Senator Sherrod Brown of Ohio wants his Democratic colleagues running for president to plagiarize his favorite line.
“I want our presidential candidates to talk more about the dignity of work,” he said at a press conference Wednesday to announce a new bill to force public companies to pay workers a special “dividend” whenever they increase the amounts returned to shareholders.
“Some of them are doing it well. Some use that term, some don’t, I don’t care if they use the term, but [that they] are talking about governing through the eyes of workers.”
Brown, who is ranking member of the Senate Banking Committee, is introducing a bill that would require public companies to pay each worker $1 for every $1 million in increased returns to shareholders. The proposal would include all non-executive workers — including independent contractors, foreign employees, workers at subsidiary firms, and part-time employees on a prorated basis — and would include stock buybacks, increases in dividend payments and special dividends.
While the bill would impact how all corporate profits are returned to shareholders, Brown focused his opprobrium on stock buybacks, which have been held up by Democrats as a primary example of how the 2017 tax cut benefited the wealthy over workers.
U.S. public companies collectively announced more than $1 trillion in stock buybacks in 2018, an amount equal to about 2 percent of all shares. Meanwhile, real weekly earnings for workers only grew 1.2 percent over inflation last year.
Apple Inc. alone bought back $74.2 billion in shares — that would be $74,200 per worker under Brown’s proposal — and critics quickly honed in on stock repurchases as an avatar of corporate greed: Sen. Tammy Baldwin, D-Wis., introduced a bill to ban them and Sen. Marco Rubio, R-Fla., floated the idea of changing how buybacks are taxed.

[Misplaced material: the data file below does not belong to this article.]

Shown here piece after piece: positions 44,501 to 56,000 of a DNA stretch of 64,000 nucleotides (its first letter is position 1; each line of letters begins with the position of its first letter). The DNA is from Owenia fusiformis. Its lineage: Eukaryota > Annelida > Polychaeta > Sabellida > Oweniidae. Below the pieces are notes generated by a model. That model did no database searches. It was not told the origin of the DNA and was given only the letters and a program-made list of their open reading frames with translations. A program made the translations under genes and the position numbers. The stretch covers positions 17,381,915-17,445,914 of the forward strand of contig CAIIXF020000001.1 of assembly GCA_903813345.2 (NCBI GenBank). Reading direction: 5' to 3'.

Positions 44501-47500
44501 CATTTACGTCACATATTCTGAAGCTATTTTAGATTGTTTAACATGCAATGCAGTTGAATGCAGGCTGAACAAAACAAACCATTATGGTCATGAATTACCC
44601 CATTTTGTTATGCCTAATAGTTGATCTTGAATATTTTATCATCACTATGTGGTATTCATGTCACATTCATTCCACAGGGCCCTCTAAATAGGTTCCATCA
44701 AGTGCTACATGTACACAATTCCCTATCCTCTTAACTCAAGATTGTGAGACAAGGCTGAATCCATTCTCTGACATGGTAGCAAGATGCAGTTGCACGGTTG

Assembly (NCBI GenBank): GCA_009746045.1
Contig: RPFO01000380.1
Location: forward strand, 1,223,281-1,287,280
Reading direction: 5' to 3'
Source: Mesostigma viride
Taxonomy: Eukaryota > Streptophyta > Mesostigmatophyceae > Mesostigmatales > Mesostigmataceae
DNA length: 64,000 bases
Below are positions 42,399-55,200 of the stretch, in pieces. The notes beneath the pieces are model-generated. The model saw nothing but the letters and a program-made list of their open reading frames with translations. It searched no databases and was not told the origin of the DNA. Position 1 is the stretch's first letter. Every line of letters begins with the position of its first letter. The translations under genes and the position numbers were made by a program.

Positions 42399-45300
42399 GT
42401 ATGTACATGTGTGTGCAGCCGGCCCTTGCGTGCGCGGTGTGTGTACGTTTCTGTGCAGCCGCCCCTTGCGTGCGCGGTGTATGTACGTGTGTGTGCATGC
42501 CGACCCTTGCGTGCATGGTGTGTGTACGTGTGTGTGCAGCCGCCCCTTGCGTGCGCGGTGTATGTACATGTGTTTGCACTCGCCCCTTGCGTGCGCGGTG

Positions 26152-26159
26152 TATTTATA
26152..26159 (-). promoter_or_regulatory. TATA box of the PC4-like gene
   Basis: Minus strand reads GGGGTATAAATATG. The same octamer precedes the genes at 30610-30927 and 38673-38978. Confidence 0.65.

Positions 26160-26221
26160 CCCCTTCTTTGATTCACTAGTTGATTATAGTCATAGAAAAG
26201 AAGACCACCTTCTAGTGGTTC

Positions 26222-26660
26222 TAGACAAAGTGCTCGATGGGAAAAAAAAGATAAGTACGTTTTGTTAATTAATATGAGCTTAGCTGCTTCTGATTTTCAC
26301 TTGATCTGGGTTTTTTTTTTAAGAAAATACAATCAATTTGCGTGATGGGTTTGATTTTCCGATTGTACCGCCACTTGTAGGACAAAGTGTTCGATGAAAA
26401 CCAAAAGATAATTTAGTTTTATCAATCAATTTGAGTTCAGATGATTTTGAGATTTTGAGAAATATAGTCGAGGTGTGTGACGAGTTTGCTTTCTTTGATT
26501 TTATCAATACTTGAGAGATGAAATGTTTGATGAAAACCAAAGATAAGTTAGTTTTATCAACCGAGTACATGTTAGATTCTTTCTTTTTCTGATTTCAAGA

Corporate financiers prefer stock buybacks to dividends because it allows shareholders who want to cash out to do so and increasing the ownership stakes for the remaining investors. There are also tax benefits: Dividends are taxed as regular income to the shareholder, but buybacks are taxed at the lower capital gains rate.
The bill is about more than just curbing stock buybacks — it’s an attempt to realign corporate governance structures to benefit employees. By making share repurchases and dividend increases essentially more expensive, the bill would incentivize corporations to reinvest profits rather than returning them to shareholders.
Brown argued that would benefit workers.
In this way, it’s more like Massachusetts Democratic Sen. Elizabeth Warren’s co-determinism bill, which would require large public companies to give employees representation on their governing boards, or proposals from Sen. Bernie Sanders, I-Vt., and Kirsten Gillibrand, D-N.Y., to encourage employee stock ownership plans.
Brown admitted that the proposal has little chance of passage out of a GOP-controlled Senate, but argued it was the start of a multi-year campaign to center Democratic economic policies around employees.
“My message is not anti-corporate, it’s pro worker,” he said. “When you talk about the dignity of work, it’s not just a slogan: It’s how our candidates for president will be elected, it’s how we campaign, it’s who we are and it’s how we should govern.”
Brown spoke the morning after health care proposals dominated the Democratic presidential debate stage in Detroit. Many Democrats believe focusing on healthcare offers the best path to the White House.
But Brown, who flirted with the idea of joining the large presidential candidate field, has argued that this worker-centric message will resonate with blue collar swing voters in the electorally critical states like Pennsylvania, Wisconsin, and Michigan.
After all, it worked for him in the demographically similar state of Ohio, which re-elected Brown in 2018 by six points just two years after it backed Donald Trump by eight points.
The proposal would only affect public companies, making it more expensive for them to return profits to equity holders. The number of public companies in the U.S. has dropped in half in recent years, from a peak of 7,322 in 1996 to 3,671 in 2017.
Republicans often blame onerous listing requirements that keep firms from deciding to go public, which limits the ability of mom and pop investors to purchase shares and reduces market transparency.
But Brown argued his bill wouldn’t discourage IPOs. “I don’t know why this means fewer companies will go public,” he said. “There are so many considerations. I can’t imagine this would be a major consideration to go public or not.”
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